But the reason Peterson can even think about gambling with the teams under his charge is because many of those teams, or their fanbases, have built a vibrant culture within the lower-division framework. If you ask me whether the Twin Cities or San Antonio should be in MLS, I'd say yes...and that would only leave me $100 million short of a valid opinion. The Sounders/Timbers/Impact route has proven success, but the best way to do that is to keep playing. Which is something they can't do without a league, and they won't have one if Peterson is serious about going nuclear.
For a league so heavily based on nostalgia, it's amazing that their commissioner seems to know so little about American sports history. Donald Trump's USFL might be a good place to start - there's a good Thirty for 30 film on the topic.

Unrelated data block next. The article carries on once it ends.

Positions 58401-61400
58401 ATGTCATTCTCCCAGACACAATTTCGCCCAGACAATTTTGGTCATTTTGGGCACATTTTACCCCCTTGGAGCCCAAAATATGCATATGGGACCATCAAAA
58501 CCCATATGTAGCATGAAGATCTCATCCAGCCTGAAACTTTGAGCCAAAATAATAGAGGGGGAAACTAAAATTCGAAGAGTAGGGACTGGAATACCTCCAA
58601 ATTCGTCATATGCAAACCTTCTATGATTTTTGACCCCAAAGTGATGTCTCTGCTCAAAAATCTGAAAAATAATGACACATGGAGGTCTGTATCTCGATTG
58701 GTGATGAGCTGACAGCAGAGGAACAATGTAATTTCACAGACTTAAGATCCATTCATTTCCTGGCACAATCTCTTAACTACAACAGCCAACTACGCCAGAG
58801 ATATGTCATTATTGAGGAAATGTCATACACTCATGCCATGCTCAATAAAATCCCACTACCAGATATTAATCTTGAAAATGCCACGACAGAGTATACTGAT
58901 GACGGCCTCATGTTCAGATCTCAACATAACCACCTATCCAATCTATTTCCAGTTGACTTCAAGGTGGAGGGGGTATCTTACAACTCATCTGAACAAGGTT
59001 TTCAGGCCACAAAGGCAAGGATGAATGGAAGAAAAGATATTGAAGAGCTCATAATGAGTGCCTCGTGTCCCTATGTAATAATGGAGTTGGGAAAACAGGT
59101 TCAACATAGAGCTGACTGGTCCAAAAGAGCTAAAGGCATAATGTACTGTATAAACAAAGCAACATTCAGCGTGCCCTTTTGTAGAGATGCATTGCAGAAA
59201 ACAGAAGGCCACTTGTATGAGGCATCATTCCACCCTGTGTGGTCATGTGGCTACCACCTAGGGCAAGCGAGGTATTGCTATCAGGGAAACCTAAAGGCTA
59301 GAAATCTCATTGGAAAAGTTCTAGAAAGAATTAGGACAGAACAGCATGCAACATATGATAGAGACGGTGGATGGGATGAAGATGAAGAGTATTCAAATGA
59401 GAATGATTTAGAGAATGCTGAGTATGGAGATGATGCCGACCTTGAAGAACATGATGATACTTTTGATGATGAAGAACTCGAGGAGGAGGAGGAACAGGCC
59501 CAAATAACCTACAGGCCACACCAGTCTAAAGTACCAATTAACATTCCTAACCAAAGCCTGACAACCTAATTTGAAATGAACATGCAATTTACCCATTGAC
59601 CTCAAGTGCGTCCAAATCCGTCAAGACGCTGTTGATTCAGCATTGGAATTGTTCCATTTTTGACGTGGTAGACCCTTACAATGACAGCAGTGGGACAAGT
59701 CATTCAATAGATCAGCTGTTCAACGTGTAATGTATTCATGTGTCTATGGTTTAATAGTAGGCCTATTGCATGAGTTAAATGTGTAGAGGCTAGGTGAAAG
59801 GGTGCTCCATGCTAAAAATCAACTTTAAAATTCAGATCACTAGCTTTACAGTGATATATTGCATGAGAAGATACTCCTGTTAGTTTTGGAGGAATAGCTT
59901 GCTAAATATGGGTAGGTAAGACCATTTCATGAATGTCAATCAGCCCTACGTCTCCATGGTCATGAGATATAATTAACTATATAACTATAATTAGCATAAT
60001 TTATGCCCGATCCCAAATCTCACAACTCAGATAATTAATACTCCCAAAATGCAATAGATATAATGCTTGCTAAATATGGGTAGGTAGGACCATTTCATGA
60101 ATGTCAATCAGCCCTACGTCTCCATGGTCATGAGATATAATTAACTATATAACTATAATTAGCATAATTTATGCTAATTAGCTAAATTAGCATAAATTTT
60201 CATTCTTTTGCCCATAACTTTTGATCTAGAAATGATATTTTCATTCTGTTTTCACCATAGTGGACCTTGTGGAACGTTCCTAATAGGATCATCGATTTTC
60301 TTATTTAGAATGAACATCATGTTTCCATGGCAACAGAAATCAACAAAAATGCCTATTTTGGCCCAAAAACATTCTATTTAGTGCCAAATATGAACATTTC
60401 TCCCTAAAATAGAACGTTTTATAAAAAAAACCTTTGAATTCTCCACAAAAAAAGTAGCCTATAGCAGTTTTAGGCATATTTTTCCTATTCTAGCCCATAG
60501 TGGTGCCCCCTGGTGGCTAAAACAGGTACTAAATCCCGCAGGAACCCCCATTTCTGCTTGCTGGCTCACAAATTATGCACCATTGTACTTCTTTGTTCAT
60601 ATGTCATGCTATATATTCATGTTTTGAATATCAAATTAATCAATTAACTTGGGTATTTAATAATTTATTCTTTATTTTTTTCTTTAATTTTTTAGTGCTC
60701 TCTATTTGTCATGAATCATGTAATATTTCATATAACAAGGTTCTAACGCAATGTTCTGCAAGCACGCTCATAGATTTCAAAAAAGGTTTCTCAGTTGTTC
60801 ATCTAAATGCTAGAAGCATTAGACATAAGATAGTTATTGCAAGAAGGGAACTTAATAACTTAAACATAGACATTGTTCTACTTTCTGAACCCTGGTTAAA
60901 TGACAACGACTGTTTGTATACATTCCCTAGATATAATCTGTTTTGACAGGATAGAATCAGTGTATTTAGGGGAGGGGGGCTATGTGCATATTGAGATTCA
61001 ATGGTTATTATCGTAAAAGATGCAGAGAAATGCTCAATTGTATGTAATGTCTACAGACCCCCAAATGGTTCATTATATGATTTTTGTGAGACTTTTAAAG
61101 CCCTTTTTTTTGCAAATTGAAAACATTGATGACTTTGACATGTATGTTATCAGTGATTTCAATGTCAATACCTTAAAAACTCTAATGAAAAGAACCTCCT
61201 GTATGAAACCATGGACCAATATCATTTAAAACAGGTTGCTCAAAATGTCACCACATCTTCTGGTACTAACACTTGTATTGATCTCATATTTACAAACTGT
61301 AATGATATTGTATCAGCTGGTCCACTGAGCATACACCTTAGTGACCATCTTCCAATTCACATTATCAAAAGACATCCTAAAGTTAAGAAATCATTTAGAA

It's possible, of course, that Peterson is not merely a fully functioning adult, but an actual successful sports executive to boot, and he's simply trying to appeal to a melange of those disaffected by MLS. In this case, decent citizens need only fear his rhetoric. However, I believe even that is bad for NASL. There is a fundamental difference between those disaffected by ideological grounds and those simply underserved by it. The sort of fan who would rather cheer for a league structure than a team has been a noisily poisonous leech for many years now, and I'm pretty sure Peterson will rue the day he invited in promotion and relegation zealots, the Scientologists of American soccer.